Polly has some big shoes to fill, health-wise. So far, so good.
(Polly at three months old)
I remember the first time a therapist came to our home. Polly was nine weeks old and just over ten pounds. I was unsure about someone coming into our living room and working with my little baby and scared of Polly’s diagnosis. I made eye contact with the therapist often, trying to guess what she thought about Polly, trying to figure out what she thought about me.
As the months passed there in St. Joe, I treated therapists like bartenders. It was like every week I was throwing down my cash on the bar counter (by letting them work with my kid) and then in turn they had to listen to me process Polly’s diagnosis through research on-line and question after question about her progress in her sessions all the while communicating just how unsure and frightened I was in the new role I found myself in.
Polly has worked with over twelve therapists in the last three years both in Michigan and in Chicago, at home and in a center based therapy settings. She has laughed and played and cried and screamed and yelled and kicked and held hands and played ring around the rosy. She has hugged and kissed and hid and helped for three years.
I’ve done all that too.
Time passed and I slowly morphed from a frightened new mother of a child with special needs into a knowledgeable mom, ready to fight for her child’s rights, aware of the latest therapy and treatment options, up on the newest medical check list pertaining to Down syndrome, watching the therapists like a hawk to ensure the best therapy for Polly and head over heels in love with my little girl.
Just recently, in the last six months I’ve gotten comfortable sitting in the other room during a session, working on the computer or even at times reading a magazine but really still listening whole heartedly to my child’s session in the other room.
And today it’s done. Next week is spring break for Chicago Public Schools and then Monday, April 13th Polly will go to preschool, three hours a day, five days a week.
All her therapy will take place at school.
I remember thinking that these early years with Polly were going to take forever, and that indefinitely my life would revolve around her therapy needs. But really, therapy did not become our lives. It just became a part of our life, the new norm for our family.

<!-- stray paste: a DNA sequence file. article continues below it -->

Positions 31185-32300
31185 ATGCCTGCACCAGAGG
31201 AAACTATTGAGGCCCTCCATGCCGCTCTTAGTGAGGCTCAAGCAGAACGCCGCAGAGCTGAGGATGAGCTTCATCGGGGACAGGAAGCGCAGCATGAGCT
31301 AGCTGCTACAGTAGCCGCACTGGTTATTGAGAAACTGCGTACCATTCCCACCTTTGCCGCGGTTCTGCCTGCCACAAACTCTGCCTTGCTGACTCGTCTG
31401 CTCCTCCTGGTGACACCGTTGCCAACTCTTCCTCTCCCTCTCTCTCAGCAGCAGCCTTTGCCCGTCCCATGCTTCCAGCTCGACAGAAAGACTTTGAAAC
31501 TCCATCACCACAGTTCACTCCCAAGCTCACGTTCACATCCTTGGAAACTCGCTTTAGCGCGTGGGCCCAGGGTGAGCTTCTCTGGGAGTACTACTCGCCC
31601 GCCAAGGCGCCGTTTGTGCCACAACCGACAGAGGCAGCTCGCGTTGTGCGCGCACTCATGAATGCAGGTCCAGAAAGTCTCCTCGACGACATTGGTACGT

And the 0-3 years are done.
In college I worked a stint as a custom service representative for Sears. That’s a fancy way to say that I was in Telemarketing, which meant eight our Saturdays sitting in a cubicle making phone calls about tire service.
The script is still fresh in my mind. I could pick up the phone this afternoon and do a perfect customer service phone call:
“Please listen carefully to your options and then answer… Did the service…
1. Exceed your expectations
2. Meet your expectations
or 3. Did not meet your expectations.”
My baby is growing up. My baby is growing away.
And I am so very proud of her.
So far my life with Polly has 1. Exceeded my expectations.
(Polly’s last therapy session at our house four days before her third birthday)
…We might get to take the older girls with us to get Evangeline. They would just stay the first two weeks with Sergei and come home with him. Then I’ll stay another three or four until everything is complete. The funding is almost there to do it!
We are waiting for one last paper and then the beginning of the end will start. We’ll ship our dossier to Ukraine and wait for a court date.
In other news: Zoya is having a puppy dog 7thbirthday party tomorrow. Her actual birthday is Sunday. It’s puppy dog b/c that was the motif in abundance at the Dollar General and I could pull it off still with her as something cool. So the eight little girls at the party are getting their faces painted like dogs, we’re serving cocoa puffs in brand new dog bowls and the entree is hot dogs, of course!
In other news: Sergei and I are going to a Gala Saturday night. It’s a large fundraiser for school. I am intimidated at such things but my friend Amy gave me great advice: come an hour late. That way, everyone will have already had a drink and there will be so many people there we will just blend in. She said it’s easy to live early that way too. Oh, so wise, Amy!